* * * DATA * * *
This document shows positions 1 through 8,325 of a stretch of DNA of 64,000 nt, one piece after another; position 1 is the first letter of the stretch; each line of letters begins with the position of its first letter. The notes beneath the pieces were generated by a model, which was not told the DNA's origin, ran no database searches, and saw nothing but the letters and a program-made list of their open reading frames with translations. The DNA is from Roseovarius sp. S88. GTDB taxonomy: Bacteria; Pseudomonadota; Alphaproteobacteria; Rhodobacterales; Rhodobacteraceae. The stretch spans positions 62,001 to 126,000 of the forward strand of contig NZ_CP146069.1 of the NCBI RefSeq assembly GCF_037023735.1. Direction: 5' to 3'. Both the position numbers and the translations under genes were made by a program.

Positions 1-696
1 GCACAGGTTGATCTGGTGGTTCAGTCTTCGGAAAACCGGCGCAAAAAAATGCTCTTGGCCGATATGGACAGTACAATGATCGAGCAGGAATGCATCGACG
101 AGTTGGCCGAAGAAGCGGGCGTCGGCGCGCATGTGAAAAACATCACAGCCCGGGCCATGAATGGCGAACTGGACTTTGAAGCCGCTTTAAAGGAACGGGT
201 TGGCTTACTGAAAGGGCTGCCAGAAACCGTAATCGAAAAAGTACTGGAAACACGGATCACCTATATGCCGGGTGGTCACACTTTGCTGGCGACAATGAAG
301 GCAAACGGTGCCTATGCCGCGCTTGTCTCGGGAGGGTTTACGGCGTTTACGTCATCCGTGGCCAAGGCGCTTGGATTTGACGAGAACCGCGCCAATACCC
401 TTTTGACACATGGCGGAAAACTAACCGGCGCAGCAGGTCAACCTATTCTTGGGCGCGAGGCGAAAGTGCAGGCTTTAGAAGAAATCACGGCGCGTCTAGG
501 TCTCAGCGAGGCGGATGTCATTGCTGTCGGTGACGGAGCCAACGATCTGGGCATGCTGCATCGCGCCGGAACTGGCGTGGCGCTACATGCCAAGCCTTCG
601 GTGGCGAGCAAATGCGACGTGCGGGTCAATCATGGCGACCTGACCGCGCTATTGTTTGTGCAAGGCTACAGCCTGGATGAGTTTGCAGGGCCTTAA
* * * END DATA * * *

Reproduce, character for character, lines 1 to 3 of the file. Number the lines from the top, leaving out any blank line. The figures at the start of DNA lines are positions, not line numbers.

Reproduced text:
This document shows positions 1 through 8,325 of a stretch of DNA of 64,000 nt, one piece after another; position 1 is the first letter of the stretch; each line of letters begins with the position of its first letter. The notes beneath the pieces were generated by a model, which was not told the DNA's origin, ran no database searches, and saw nothing but the letters and a program-made list of their open reading frames with translations. The DNA is from Roseovarius sp. S88. GTDB taxonomy: Bacteria; Pseudomonadota; Alphaproteobacteria; Rhodobacterales; Rhodobacteraceae. The stretch spans positions 62,001 to 126,000 of the forward strand of contig NZ_CP146069.1 of the NCBI RefSeq assembly GCF_037023735.1. Direction: 5' to 3'. Both the position numbers and the translations under genes were made by a program.

Positions 1-696
1 GCACAGGTTGATCTGGTGGTTCAGTCTTCGGAAAACCGGCGCAAAAAAATGCTCTTGGCCGATATGGACAGTACAATGATCGAGCAGGAATGCATCGACG